4 Reasons Why Colorado’s Meetings Week is Worth Attending

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    POSTED January 29, 2016
     

    Keynote speaker Steve Spangler at the Meetings Industry Council of Colorado Educational Conference and Trade Show.

    Photo by All Digital Photo & Video.

The growth of Colorado’s Meetings week over the past eight years or so has been fun to watch. It’s a week of gathering during the magazine’s Best of Colorado readers’ choice awards party and the Meetings Industry Council (MIC) of Colorado’s Educational Conference and Trade Show. A lot of networking and business gets done over a three-day period in Denver, so it’s a win-win for everyone.

1. Celebrate – Not only is it good for organizations to do some rah-rah for their accomplishments, it is good for an industry to recognize and cheerlead successes. Remember what happened following the economic downfall that started in late 2008? The turnaround in recent years has things looking really good for the meetings and events industry in Colorado, and celebrating is what the magazine’s 10th annual Best of Colorado readers’ choice awards and Hall of Fame induction on March 15 at UCHealth Training Center is all about. Register now.

2. Recognize – Colorado Meetings + Events is inducting seven new members in our Hall of Fame. The Hall of Fame was started nine years ago, and I couldn’t be more proud of the 63 amazing professionals that our editorial advisory board, made up of industry representatives from around the state, has nominated and selected. MIC also presents its prestigious Leadership Award during Meetings Week.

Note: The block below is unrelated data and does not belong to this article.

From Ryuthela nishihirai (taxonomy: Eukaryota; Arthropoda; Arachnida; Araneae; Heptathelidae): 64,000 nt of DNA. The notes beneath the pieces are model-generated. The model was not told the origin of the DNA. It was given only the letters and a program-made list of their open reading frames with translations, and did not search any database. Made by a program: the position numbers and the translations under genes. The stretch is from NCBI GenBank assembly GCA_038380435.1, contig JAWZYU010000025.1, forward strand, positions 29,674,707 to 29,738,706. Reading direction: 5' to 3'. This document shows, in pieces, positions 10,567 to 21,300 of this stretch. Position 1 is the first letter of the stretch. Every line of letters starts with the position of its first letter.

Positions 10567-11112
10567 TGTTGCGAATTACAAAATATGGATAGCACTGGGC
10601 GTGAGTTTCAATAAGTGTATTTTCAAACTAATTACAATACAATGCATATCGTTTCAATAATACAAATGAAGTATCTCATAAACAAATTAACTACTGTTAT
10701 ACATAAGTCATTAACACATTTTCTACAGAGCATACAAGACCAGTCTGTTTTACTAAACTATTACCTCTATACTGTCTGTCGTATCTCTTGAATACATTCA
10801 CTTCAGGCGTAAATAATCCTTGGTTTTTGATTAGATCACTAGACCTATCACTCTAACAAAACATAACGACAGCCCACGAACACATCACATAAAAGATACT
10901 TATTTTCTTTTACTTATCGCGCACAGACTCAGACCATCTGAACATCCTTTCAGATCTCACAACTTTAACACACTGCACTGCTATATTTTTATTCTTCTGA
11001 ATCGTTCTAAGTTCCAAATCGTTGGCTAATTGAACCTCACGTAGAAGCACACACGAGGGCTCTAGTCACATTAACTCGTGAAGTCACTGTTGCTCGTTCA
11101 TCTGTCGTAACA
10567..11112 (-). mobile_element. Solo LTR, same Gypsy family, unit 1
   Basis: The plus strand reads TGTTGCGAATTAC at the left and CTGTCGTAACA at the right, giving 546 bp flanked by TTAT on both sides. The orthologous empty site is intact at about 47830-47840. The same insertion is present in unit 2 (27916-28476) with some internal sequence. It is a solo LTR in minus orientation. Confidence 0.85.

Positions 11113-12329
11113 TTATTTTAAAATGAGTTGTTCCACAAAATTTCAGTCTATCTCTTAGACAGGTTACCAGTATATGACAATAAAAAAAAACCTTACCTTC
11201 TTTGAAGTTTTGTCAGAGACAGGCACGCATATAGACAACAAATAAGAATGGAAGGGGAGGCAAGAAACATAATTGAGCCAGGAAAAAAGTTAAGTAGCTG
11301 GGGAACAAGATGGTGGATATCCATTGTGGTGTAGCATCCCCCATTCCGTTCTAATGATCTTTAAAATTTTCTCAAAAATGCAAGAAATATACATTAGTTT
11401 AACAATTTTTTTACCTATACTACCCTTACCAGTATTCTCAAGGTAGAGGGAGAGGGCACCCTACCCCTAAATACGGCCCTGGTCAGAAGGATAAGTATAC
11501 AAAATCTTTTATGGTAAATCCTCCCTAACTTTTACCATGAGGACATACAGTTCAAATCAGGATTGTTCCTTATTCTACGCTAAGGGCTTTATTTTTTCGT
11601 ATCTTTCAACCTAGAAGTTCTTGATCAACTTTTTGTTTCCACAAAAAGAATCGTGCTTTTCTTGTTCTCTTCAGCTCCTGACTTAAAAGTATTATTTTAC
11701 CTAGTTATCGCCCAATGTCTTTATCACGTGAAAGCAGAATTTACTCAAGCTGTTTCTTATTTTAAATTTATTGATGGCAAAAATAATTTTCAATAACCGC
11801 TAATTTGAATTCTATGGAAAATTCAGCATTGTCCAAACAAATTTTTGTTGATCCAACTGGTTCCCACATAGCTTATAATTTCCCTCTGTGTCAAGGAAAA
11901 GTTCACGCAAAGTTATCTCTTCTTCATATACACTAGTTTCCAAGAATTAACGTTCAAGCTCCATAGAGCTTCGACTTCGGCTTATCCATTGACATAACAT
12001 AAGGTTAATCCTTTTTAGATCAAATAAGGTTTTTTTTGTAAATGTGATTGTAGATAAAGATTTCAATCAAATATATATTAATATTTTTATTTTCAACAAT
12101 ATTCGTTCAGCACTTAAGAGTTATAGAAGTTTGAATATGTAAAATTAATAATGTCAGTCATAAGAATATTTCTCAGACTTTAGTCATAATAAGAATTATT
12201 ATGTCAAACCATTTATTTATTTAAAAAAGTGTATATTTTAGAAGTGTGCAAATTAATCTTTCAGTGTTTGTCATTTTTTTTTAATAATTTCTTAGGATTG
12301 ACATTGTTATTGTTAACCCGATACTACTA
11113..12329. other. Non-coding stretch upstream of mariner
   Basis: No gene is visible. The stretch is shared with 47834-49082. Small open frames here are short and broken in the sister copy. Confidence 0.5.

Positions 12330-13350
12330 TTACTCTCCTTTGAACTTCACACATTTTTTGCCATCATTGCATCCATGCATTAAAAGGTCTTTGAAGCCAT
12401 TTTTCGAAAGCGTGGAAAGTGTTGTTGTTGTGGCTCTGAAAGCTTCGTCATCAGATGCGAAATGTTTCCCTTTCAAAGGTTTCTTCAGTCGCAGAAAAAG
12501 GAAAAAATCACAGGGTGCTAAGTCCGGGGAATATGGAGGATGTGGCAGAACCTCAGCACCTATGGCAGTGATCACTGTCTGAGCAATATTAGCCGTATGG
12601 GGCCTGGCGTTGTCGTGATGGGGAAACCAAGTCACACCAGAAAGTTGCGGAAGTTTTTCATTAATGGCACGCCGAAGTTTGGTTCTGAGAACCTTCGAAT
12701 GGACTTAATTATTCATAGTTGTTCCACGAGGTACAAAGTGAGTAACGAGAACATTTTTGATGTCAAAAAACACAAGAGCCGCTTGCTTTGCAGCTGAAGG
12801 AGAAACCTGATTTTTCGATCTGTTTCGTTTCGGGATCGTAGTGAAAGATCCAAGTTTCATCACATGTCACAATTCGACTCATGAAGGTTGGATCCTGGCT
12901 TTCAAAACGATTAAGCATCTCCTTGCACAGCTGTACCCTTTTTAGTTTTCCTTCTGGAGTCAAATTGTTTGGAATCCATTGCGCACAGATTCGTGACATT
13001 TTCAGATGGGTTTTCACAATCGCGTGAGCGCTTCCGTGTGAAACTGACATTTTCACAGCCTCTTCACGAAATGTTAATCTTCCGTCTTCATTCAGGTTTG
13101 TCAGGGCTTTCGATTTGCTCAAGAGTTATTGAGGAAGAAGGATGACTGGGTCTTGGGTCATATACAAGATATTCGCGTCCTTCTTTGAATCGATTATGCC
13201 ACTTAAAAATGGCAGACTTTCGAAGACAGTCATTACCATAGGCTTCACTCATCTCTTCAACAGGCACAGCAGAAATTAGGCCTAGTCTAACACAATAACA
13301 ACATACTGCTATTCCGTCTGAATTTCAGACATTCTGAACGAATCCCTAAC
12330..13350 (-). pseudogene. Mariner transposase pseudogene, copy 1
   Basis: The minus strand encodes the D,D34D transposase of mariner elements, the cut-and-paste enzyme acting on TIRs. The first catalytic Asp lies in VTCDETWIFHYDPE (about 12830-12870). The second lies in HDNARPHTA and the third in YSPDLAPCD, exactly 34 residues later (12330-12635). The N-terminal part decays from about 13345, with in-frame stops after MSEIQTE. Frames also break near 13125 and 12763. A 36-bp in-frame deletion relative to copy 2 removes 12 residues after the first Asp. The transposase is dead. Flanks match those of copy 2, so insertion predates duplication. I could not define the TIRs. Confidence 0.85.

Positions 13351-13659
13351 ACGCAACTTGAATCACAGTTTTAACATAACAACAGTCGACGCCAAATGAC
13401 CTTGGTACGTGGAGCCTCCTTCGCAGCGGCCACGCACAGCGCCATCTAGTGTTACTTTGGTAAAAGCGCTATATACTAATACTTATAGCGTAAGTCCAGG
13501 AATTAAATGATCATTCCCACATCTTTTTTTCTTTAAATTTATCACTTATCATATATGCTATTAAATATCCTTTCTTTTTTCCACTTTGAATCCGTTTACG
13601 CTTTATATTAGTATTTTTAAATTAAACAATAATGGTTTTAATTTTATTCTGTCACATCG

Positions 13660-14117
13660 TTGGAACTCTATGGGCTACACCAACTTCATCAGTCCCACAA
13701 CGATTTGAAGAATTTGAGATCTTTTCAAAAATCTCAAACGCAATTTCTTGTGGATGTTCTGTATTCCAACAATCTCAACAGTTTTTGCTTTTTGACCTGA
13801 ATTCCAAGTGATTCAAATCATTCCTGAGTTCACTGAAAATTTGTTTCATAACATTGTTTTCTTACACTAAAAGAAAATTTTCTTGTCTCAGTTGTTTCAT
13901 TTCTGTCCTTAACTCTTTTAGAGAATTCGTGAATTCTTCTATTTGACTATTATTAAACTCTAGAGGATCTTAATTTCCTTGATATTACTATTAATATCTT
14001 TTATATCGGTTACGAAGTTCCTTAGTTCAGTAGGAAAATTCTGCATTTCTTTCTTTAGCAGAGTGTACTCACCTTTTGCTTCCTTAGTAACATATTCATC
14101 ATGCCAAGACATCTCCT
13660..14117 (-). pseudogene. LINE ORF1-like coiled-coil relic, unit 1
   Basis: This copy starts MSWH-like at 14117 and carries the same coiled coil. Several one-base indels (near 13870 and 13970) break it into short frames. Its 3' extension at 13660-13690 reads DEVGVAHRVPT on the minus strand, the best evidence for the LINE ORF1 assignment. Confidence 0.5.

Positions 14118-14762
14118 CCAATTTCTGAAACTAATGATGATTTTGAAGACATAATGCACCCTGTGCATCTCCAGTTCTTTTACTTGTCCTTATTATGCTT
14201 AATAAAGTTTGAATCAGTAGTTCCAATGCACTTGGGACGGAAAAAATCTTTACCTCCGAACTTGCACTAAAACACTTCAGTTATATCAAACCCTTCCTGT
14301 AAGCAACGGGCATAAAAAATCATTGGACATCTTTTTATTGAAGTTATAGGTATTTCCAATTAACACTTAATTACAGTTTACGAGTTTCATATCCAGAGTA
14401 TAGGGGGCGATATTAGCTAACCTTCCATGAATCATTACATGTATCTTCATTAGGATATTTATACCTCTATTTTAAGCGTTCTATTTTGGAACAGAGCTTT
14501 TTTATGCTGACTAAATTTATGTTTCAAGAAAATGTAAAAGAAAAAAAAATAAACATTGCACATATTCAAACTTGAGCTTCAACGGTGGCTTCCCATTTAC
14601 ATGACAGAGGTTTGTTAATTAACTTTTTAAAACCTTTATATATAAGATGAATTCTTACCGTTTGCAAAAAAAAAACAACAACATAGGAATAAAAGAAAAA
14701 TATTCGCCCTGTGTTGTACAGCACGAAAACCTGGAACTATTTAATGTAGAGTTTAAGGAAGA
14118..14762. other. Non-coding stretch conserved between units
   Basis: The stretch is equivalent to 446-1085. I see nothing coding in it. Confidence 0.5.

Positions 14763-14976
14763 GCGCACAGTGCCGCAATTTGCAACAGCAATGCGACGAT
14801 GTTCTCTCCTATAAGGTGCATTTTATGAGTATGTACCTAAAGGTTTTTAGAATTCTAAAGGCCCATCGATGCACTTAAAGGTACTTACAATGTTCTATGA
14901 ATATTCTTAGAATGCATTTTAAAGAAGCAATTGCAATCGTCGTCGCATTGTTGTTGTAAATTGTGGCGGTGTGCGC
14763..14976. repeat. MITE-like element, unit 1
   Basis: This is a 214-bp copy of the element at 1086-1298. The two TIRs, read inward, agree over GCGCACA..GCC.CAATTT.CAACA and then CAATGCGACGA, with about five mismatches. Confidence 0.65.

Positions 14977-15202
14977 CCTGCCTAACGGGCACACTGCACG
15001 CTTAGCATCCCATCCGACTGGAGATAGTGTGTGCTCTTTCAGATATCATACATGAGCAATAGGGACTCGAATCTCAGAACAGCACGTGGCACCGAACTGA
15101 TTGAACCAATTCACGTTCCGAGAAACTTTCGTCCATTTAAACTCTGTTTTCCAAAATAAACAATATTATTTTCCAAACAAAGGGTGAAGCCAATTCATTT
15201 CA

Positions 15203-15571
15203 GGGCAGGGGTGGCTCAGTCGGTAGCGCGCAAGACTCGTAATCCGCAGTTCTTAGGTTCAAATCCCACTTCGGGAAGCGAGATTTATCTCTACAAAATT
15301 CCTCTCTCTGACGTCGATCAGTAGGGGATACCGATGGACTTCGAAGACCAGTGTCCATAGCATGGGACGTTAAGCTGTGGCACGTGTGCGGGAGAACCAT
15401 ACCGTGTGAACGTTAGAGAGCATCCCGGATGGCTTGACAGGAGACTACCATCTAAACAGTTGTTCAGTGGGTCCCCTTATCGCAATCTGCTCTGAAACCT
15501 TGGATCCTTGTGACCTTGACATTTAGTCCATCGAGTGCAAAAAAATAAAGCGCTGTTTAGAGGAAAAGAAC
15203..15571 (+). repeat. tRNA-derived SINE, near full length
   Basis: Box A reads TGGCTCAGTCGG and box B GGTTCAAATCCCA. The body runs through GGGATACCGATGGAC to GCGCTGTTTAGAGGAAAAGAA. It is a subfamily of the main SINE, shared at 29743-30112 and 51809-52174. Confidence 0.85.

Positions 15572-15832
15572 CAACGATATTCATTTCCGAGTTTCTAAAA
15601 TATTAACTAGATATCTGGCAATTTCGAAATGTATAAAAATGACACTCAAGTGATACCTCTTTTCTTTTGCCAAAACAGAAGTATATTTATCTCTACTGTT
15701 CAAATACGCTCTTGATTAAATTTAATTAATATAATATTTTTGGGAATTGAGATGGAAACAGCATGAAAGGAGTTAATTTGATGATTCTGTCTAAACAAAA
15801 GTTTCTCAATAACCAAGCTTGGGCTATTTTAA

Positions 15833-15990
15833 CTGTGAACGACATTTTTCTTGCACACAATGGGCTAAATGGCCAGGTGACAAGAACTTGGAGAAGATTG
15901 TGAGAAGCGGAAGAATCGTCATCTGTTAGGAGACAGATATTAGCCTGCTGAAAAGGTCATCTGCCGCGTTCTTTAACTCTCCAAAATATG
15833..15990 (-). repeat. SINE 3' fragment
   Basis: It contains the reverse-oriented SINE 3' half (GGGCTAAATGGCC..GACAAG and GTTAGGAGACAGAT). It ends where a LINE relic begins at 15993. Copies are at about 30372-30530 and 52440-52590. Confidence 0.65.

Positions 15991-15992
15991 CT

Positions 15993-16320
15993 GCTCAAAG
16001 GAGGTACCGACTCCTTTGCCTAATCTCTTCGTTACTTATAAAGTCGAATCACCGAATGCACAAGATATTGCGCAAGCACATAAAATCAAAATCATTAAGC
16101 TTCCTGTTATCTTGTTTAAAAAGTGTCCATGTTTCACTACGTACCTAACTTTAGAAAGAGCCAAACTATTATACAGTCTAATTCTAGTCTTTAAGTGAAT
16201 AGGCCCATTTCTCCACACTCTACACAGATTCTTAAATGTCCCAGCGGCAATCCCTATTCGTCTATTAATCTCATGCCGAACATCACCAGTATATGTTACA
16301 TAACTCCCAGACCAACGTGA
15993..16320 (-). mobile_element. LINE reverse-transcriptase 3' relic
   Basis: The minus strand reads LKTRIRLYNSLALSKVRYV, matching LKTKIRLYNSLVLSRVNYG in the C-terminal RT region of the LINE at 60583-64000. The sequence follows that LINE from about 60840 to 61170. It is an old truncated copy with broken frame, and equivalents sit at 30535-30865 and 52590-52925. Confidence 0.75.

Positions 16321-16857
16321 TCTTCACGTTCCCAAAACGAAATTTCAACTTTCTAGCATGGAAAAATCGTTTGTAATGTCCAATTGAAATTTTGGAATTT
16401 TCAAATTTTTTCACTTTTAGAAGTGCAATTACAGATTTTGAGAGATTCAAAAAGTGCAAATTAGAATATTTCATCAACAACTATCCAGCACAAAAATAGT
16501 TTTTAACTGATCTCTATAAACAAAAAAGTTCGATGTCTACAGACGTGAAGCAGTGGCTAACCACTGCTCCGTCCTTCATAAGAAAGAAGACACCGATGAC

3. Learn The MIC Educational Conference and Trade Show offers one place for all of us to gather and learn the latest trends and information about the industry. Plus, MIC leadership has worked extremely hard this year and last to shake up the format, design and more, providing an example of how to get out of the rut of planning the same annual conference. While attending, I always look for topics to bring into the magazine as well as for guest columnists who can share expertise. Also, I like looking around the trade show to find out about properties, suppliers and more. Last year, I came back to the office with information about LKC Rodeo Productions in Montana, found the concept unique and ended up writing about owners Leland and Katie McMillan in our sister publication Mountain Meetings.

4. Network – Perhaps the greatest benefit of Meetings Week is the networking. Colorado’s meetings and events industry has successfully found a way to compete yet partner. We are all better working together, doing the part that we know best really well. Before and after the awards are presented at Best of Colorado is a symphony of chatting it up, MIC’s opening reception is where I always meet new people and come away with article ideas like the profile about last year’s keynote Steve Spangler, and breaks at the conference and strolling around the trade show is a chance to meet up with familiar faces.

Need any more convincing? Not sure you want to drive to Denver from the mountains or outlying parts of the state? Just ask around, it is worth every minute.

It’s amazing what industry collaboration can do when working together for a good cause. One of my favorite examples is 13 meetings industry-related organizations joining forces as the Meetings Industry Council of Colorado to coordinate and host the Serving Up Hope Luncheon every November.

The 24th annual event, held Nov. 7 at Denver Mart, attracted more than 700 industry professionals from around the state and raised an impressive $30,000+ for Food Bank of the Rockies’ Denver’s Table program.